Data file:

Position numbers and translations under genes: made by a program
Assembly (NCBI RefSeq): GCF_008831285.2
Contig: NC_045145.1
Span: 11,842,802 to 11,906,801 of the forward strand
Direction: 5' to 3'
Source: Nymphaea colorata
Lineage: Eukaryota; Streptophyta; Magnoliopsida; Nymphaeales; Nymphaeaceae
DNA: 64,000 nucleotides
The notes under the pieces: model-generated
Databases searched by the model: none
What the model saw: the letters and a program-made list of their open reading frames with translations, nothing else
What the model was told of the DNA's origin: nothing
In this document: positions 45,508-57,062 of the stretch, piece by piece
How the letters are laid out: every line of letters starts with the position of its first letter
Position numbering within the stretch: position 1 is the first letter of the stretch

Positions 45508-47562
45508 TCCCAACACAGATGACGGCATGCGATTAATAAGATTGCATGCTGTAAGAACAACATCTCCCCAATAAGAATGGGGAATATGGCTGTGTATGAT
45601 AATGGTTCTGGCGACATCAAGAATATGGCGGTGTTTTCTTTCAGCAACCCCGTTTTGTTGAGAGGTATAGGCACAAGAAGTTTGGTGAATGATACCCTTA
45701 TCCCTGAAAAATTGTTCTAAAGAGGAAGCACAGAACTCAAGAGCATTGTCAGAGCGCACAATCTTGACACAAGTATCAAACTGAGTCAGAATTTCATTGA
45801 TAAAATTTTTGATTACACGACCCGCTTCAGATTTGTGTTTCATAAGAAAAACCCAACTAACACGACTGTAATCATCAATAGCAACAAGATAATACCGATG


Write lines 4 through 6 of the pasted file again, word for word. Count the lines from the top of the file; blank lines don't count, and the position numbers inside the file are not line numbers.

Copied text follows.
Span: 11,842,802 to 11,906,801 of the forward strand
Direction: 5' to 3'
Source: Nymphaea colorata